back who has no history of leadership. And yet, when
he awakes from this drunken binge, awakes from this
death-like experience, and when he awakes, the message
that he will give will take 125 pages to record when
it is finally recorded in 1913.
I would like to give you a very
brief piece of this. These are some of the first core
words from what is going to become the Code of Handsome
Lake that will be the first and probably one of the
most fully organized abstinence-based frameworks of
recovery—what will evolve into the Longhouse religion.
Here are the words from the Code of Handsome Lake.
He says, "The first
word is One'ga," which is really the term for whiskey
or rum. "This word stands for a great and monstrous
evil and has reared a high mound of bones. You lose
your minds, and Onega causes it all. Many are too fond
of it, so all must say, I will use it nevermore as long
as I live, as long as the number of my days is, I will
never use it again. I now stop." That was in 1799 and
Handsome Lake, to the best of all the records, will
never take another drink. He will go on to promote the
Code of Handsome Lake, organizing quarterly meetings,
and quarterly recovery circles, where people come together
for dancing, singing, and fasting. We also have some
hints of an early story style, a story style of sharing,
that is a little bit different from our contemporary
story style. This story style says, "This is the way
it was, This is what Happened, and This is the Way it
is." But this story style is not about an individual,
it's about the tribe.
The story style says
this is what our life was like in the tribe before One'ga
came to the tribe. This is what One'ga did and what
happened in the crisis that turned it around. And this
is what life is like in the tribe, now that we've sworn
to sobriety and a return to Native ways.
Another thing that was typical of the
Handsome Lake Movement that marked other movements,
was that this movement was more than something that
simply said stop drinking because it's destructive,
it's a pattern of self-genocide if we continue. It is
actually an extremely well-articulated moral code for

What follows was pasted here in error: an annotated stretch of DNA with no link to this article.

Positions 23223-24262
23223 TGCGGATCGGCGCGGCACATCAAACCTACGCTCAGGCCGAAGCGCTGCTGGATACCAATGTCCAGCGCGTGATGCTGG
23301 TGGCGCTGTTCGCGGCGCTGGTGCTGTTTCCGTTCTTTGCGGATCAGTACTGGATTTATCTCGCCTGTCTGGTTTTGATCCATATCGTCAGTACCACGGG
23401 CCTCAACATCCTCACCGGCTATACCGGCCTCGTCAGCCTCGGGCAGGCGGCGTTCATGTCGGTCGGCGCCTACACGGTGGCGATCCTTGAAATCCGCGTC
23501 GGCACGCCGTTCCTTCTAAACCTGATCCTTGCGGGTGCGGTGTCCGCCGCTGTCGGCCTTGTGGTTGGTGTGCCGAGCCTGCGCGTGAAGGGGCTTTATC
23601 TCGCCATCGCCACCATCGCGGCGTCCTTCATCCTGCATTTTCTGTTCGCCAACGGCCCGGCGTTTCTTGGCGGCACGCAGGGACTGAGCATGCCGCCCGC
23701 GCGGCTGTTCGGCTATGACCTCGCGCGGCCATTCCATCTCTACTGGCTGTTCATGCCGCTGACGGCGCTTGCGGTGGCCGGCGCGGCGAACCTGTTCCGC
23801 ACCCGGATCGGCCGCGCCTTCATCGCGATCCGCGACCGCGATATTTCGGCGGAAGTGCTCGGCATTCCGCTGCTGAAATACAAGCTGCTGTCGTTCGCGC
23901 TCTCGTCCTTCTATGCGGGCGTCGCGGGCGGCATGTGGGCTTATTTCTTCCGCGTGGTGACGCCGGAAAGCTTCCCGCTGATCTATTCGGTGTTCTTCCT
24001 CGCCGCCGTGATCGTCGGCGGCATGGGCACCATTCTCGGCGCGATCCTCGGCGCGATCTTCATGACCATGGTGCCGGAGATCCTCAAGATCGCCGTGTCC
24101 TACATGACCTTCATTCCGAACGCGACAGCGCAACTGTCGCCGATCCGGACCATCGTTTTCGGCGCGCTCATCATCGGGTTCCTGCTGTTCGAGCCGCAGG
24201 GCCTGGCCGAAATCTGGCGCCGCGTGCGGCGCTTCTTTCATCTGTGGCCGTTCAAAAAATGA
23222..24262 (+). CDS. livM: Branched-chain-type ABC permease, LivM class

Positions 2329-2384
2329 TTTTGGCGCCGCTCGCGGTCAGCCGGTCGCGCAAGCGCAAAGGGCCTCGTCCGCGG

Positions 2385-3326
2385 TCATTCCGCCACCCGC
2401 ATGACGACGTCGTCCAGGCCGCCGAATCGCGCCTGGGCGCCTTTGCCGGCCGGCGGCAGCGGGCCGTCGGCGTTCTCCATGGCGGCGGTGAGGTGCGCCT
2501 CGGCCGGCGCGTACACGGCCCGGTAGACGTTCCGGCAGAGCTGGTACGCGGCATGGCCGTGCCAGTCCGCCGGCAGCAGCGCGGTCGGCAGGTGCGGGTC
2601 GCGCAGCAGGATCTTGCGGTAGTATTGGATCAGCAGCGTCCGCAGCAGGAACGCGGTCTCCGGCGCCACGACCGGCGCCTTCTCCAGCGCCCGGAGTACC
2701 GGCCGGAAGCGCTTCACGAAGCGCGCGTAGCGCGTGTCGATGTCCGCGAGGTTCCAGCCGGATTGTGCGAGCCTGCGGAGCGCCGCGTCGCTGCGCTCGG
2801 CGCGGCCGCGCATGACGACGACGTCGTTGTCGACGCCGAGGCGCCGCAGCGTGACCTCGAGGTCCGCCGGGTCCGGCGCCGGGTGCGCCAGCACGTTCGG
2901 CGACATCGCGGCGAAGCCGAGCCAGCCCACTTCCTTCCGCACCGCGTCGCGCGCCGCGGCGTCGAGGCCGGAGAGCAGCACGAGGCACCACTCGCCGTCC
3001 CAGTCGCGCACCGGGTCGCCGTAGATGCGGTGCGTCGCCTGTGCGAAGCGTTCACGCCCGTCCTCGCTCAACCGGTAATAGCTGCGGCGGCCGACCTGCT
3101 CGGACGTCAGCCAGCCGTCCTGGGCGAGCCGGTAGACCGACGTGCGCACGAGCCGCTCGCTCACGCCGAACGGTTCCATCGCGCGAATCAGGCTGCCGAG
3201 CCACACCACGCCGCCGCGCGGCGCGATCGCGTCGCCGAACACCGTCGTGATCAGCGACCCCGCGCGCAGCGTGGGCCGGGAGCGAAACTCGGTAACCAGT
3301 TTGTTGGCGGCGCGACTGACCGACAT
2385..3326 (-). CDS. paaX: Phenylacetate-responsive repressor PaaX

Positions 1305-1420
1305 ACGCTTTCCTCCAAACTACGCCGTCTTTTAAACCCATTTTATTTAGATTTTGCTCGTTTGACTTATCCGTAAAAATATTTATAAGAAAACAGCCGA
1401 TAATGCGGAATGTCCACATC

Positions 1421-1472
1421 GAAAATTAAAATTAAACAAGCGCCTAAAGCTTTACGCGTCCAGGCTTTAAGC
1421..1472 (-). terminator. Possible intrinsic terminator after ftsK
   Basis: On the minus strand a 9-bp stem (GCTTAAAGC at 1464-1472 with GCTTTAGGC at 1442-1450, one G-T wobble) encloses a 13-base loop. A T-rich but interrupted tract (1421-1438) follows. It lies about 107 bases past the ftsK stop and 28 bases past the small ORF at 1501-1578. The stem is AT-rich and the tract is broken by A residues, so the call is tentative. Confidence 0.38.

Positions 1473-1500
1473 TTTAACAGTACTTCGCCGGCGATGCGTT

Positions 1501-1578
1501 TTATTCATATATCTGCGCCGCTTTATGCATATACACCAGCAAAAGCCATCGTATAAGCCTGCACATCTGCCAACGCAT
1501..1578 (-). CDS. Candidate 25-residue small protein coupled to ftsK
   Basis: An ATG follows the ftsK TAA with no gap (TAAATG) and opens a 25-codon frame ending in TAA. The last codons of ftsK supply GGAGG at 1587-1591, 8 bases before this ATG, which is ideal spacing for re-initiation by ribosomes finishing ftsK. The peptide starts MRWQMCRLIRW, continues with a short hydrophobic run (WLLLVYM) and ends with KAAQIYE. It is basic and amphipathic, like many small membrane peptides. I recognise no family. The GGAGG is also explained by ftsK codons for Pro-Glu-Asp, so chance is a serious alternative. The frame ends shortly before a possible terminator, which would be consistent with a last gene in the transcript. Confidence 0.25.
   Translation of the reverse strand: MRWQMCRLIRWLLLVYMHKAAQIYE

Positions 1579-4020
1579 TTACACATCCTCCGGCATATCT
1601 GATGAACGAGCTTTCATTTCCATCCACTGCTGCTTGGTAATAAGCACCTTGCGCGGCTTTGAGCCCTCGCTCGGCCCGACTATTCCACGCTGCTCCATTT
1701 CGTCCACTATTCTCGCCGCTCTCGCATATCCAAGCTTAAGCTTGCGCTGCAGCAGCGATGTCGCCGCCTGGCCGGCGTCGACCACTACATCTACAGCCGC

living. In addition to demanding abstinence, the Code
also attacked vainness, boasting, gossip, gambling,
sexual promiscuity, and violence towards women and children.
At the same time, the Code extolled the virtue of living
in community, caring for the elderly and the poor, and
the value of generosity. Many of the following movements
continued from that period to today.
Preachers, Prophets, and Movements
Next in history we have a period of the Indian Preachers,
Native Americans who converted to Christianity and then
virtually became evangelists, carrying a message, not
only of Christian conversion, but a message of alcoholism
recovery based on they themselves having recovered through
the vehicle of Christian conversion. They include Individuals
like Samson Occom and William Apess in the late 1700's
and the early 1830's. William Apess is perhaps significant
because his autobiography, published in 1827, called
The Son of the Forest, is the first Native
American biography we have published, but it's also
two things. It is the first Native American biography
of alcoholism we have. Apess was raised by alcoholic
grandparents. The vivid detail he portrays of his experience,
and the chaos, and violence of this alcoholic family,
probably marks the beginning of the Children of Alcoholism
literature in America, if not the world.
Occom and Apess are going to become missionaries
who travel from tribe to tribe, bringing this abstinence-based
message framed within a Christian framework. As the
American Temperance Movement rises, we will have temperance
missionaries, and we will have Native American temperance
societies. George Copway is an example. Copway spent